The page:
* shooting deaths of Binyamin and Talia Kahane (Dec. 2000)
* suicide explosions in Netanya, 8 dead (March and May, 2001)
* Sea Food Market suicide blast, 3 dead (March 2002)
* shooting in Atzmona yeshiva, 5 youths dead (March 2002)
* Park Hotel suicide bomber during Passover Seder, 30 dead (March 2002)
* bus blasts at Megiddo, Karkur, Jerusalem, 55 dead (June 2002 - June 2003)
* suicide bombing outside Jerusalem's Cafe Hillel, 7 dead including Dr. David Yaakov Appelbaum and his daughter Nava – on the eve of her wedding. [Nava Applebaum HY"D was a classmate of my eldest daughter. CiJ] (September 2003)
* double suicide attacks in Be'er Sheva, 16 dead (August 2004)
The released terrorists included the following:
Marwan Barghouti - originally arrested in 1976; released; a leader of the first intifada; arrested and expelled to Jordan; allowed to return in 1994; became Tanzim terrorist leader in 2000, overseeing many terrorist attacks involving the murder of some 35 Israelis; arrested in 2002, sentenced to five life sentences; PA demands his release - Shabak objects.

Sheikh Ahmed Yassin - originally arrested in 1983; released a year later in the Jibril exchange; founded Hamas in 1987; arrested for ordering the kidnapping and killing of two soldiers and sentenced to life in prison; released in 1997, after the botched assassination of Khaled Mashaal; continued to organize terrorist attacks; killed by Israeli rockets in 2004.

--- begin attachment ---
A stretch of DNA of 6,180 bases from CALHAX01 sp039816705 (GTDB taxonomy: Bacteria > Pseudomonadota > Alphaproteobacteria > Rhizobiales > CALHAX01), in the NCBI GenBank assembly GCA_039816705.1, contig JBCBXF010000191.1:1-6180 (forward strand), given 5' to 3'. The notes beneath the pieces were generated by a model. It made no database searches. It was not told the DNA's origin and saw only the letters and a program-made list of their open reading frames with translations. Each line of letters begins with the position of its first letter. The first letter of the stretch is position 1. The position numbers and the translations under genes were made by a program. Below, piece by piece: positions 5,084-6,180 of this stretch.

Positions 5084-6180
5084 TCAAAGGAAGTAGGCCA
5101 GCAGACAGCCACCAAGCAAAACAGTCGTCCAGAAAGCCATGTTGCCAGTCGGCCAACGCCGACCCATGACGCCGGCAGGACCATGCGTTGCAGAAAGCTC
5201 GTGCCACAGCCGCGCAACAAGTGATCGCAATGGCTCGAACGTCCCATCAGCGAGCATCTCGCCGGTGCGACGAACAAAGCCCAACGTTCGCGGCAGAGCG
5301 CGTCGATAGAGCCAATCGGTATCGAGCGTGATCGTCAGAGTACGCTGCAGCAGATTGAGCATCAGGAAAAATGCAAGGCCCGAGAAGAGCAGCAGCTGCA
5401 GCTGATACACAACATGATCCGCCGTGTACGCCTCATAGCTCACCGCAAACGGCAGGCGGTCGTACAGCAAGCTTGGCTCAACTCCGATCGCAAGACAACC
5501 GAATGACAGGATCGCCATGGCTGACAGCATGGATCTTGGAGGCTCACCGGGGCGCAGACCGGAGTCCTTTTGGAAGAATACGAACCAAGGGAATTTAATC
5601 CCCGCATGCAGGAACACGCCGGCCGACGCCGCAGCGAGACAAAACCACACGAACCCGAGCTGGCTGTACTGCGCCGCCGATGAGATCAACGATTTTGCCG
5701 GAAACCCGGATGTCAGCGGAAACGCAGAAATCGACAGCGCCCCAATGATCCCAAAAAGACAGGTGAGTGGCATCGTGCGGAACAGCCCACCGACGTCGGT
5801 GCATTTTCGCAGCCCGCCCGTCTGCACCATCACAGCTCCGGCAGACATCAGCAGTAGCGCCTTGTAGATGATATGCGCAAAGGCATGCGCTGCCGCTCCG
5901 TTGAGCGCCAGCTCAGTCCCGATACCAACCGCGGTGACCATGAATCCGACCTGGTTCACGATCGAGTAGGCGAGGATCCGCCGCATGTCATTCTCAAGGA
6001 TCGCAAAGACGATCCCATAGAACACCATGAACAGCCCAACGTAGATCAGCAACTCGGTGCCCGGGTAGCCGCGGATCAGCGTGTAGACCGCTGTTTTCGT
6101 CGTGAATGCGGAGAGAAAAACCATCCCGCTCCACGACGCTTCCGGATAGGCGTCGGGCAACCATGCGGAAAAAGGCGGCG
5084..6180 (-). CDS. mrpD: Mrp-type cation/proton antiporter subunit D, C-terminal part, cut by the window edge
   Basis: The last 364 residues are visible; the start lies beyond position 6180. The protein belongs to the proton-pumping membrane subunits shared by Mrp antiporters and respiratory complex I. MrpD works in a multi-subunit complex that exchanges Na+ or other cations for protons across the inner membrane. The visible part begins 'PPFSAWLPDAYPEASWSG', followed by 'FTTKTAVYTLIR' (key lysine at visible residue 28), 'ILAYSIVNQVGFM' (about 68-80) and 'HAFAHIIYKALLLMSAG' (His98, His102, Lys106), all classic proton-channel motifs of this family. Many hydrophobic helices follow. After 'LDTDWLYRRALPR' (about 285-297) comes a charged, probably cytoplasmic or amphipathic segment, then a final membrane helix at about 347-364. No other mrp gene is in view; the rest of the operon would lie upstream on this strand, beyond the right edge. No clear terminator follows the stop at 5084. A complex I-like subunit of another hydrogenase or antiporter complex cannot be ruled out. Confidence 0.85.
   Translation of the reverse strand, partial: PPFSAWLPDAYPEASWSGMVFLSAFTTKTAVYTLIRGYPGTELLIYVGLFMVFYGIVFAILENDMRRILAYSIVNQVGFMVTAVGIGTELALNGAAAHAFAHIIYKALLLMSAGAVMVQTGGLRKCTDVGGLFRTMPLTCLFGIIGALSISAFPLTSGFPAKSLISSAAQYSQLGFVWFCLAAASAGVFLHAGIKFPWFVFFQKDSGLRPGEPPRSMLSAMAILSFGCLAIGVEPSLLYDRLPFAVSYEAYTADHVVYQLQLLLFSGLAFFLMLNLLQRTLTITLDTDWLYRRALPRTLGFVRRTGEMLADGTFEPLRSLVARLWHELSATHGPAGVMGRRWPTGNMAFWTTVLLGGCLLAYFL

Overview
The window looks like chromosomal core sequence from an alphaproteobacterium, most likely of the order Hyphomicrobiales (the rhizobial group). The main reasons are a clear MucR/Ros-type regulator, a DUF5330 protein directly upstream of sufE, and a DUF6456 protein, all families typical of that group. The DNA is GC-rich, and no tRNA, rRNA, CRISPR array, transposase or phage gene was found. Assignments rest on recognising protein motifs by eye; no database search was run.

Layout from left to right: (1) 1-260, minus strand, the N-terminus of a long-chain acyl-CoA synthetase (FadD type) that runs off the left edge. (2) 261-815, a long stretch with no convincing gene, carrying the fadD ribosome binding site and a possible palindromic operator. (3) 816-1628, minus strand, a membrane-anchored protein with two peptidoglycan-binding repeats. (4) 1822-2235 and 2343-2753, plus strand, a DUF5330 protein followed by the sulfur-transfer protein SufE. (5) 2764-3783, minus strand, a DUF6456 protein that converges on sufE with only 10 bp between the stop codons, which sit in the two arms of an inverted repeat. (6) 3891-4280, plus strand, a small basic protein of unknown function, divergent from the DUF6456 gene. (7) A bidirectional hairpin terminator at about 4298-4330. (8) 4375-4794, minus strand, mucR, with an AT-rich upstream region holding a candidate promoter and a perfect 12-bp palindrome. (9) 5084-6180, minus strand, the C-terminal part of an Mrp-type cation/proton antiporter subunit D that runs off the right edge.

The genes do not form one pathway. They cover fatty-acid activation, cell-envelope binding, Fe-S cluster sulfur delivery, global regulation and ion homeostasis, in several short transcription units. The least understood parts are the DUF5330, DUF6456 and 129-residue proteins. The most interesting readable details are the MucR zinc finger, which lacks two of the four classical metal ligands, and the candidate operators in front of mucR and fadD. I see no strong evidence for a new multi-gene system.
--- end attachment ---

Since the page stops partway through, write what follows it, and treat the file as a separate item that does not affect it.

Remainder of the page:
Saleh Shehade - released from prison in 2000; headed the Hamas military wing; oversaw many attacks, including the infiltration into an IDF outpost in which four soldiers were murdered and the Atzmonah murder of five youths; killed in IDF air attack in 2002.

Abdullah Abdel Kader Kawasme - first arrested in 1988; expelled to Lebanon in 1992; after his return, imprisoned again for Hamas membership and terrorist activity; released in 1994; oversaw many terror attacks, including over 40 deaths, and became known as "Father of the Ticking Time Bombs; killed by Israeli forces while trying to escape arrest in June 2003.

Karim Yunis Awis - sentenced to life in 1991 for killing informant; released several years later as part of the "gestures" to Palestinian Authority; dispatched two terrorists to murder two Israelis in Afula bus station in November 2001; dispatched terrorists to murder three Israelis in Jerusalem in March 2002; later that year, an IDF Military Court ruled that "the gesture [of his release] was not justified, and the heavy price was paid by many Israeli families."

Nasser Abu Hameid - arrested several times, sentenced to life in prison in 1990 for murdering informants; released in 1999 in the framework of the Sharm a-Sheikh agreement; Dec. 2000 - murdered Eli Cohen near Givat Ze'ev and the Kahane couple near Ofrah; Feb. 2002 - initiated two murderous attacks in Jerusalem area; Dec. 2002 -sentenced to seven life sentences.

Nasser Abu Hamiyad – released as part of the Oslo Accords; took part in Ramallah lynch, mutilating bodies of IDF reservists Vadim Norzitz and Yossi Avrahami; February 25, 2002: Initiated attack on Jerusalem’s Neve Yaakov neighborhood, murdering a female police officers and wounding 10; March 5, 2002: Responsible for attack on Seafood Market in Tel Aviv, murdering Israelis Eliyahu Dahan and Yossi Havi, wounding 31.